Jackson Hole: We Need QE2, Not QE3
My expectation for Friday’s speech is Chairman Bernanke will acknowledge with great concern the deterioration in financial markets’ stability, rising recessionary risks, and persistently high unemployment. He most certainly will strike an extremely dovish tone attempting to comfort financial markets that he stands ready to implement both conventional and unconventional easing measures. In fact, his language on Friday will be his ultimate mechanism to comfort markets.
I do not expect Chairman Bernanke to telegraph or commit to actual implementation of QE3. Fortunately for the United States, the value of our currency remains in a structural downtrend, in essence, monetizing our debt which many European sovereigns wish they had the ability to emulate. Many of the problems Europe is now challenged by are a direct result of its hesitancy to adopt a similar Bernanke method of quantitative easing this time last year.
Quite candidly, I expect QE3 is not necessarily what would stabilize financial markets and reduce recessionary pressures. There is significant credibility risk with QE3. It would diminish the value of prior and future easing measures. As an analogy, think back to the blockbuster films, Godfather 1 and Godfather 2, followed by Godfather 3, the dud.
The teetering global economy and unstable financial markets need further QE; however, not QE3 in the United States, rather QE2 in Europe.
- Contrary to the aggressive efforts by U.S. policy makers in 2008, European financial institutions remain undercapitalized and vulnerable to further capital needs if sovereign debt concerns spread further in the European Union.
- Contrary to the summer of 2010, Germany is not a source of economic strength supporting the entire euro region:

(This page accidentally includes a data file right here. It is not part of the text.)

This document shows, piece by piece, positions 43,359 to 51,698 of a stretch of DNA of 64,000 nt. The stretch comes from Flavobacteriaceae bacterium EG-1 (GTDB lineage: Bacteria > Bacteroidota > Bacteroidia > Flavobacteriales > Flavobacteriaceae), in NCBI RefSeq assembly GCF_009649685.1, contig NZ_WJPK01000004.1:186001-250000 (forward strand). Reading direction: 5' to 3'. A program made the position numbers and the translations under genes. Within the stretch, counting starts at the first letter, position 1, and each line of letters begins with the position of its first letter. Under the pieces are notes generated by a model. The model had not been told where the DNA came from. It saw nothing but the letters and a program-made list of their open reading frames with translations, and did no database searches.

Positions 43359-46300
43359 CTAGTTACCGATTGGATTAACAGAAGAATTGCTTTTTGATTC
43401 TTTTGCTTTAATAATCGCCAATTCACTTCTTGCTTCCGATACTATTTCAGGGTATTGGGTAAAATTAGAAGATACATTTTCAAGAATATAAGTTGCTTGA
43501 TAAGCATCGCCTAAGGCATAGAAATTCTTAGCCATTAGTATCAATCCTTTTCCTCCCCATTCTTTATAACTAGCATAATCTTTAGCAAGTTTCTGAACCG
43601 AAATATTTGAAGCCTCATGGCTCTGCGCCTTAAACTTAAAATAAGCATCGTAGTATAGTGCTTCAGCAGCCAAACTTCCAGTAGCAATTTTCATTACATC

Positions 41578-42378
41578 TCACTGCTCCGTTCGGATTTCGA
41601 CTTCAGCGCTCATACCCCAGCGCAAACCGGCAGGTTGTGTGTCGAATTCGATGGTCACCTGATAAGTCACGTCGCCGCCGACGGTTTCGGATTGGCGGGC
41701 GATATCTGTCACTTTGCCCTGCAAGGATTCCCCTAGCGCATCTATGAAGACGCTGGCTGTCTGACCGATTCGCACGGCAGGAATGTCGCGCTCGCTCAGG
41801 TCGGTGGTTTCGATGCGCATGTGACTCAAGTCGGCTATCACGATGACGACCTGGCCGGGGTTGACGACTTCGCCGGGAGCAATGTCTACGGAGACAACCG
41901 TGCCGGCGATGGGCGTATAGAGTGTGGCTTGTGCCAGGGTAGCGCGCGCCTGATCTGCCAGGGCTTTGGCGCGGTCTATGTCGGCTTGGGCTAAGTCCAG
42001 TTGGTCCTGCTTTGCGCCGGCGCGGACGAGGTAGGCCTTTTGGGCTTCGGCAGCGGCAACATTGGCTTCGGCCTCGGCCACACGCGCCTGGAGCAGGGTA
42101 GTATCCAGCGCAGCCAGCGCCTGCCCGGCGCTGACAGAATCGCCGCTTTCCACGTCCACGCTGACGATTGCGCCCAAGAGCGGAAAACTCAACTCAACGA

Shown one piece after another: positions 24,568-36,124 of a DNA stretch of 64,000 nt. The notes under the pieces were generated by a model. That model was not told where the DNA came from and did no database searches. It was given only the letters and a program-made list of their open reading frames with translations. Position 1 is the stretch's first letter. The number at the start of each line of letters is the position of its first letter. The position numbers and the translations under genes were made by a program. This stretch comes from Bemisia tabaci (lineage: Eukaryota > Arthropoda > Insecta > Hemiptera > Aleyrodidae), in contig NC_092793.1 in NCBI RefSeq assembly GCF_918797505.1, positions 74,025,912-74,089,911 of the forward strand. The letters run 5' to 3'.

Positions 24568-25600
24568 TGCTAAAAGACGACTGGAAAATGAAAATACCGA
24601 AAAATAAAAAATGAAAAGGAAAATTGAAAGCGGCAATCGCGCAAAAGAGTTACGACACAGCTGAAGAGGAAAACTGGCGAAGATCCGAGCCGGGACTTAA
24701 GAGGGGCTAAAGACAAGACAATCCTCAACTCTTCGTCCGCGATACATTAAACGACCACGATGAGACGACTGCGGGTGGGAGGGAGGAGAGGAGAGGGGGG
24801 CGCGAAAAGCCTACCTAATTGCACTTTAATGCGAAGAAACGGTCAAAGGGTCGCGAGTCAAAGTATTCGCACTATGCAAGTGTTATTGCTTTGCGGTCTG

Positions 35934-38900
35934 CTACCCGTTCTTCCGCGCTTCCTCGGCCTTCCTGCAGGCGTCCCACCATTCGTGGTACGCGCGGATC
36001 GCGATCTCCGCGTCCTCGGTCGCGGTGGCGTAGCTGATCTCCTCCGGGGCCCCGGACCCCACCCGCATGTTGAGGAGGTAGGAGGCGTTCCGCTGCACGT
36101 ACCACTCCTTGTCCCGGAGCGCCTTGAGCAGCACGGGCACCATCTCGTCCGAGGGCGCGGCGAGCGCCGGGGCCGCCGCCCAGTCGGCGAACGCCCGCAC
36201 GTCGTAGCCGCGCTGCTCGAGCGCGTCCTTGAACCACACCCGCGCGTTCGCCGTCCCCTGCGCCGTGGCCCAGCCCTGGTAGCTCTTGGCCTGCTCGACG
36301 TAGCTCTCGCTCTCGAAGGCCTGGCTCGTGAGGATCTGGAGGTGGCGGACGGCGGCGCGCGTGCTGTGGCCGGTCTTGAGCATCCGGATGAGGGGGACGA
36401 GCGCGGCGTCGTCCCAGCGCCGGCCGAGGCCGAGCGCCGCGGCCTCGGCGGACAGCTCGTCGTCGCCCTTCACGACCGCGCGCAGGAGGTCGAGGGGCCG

- Therefore, Germany may lack the ability to fund any bailout.
- Q2 GDP in Germany was .1% versus 1.9% in Q2 2010.
- June exports fell 1.2% versus a June 2010 gain of 2.3%.
- In late 2008, the ECB enacted QE1, expanding its balance sheet from $1.5 trillion to $2 trillion. Today, the balance sheet is slightly south of $2 trillion, and the ECB has actually raised interest rates twice in 2011 in order to tighten monetary policy.
Plain and simple, European policy makers have played their monetary policy cards wrong over the past 15 months. We often talk of a “Bernanke Put” under the falling equities market. This time around, we need an “ECB Put” under the market. We need QE2 from Europe more than we need QE3 from Chairman Bernanke. My fear is that the ECB will only be motivated to enact QE2 with further riotous behavior in the capital markets and a confirmed recession.
The markets are in a vulnerable place. Market stability was not certified this week. As I said on CNBC’s Fast Money Thursday evening, August 18, I remain more concerned about the market’s next three weeks than the next three months. My reasoning? Flawed European monetary policy and a disgraceful exhibit of partisan politics in the United States. Until one of those headwinds dissipates, the tailwinds of attractive market valuations and continued excellent corporate earnings are diminished.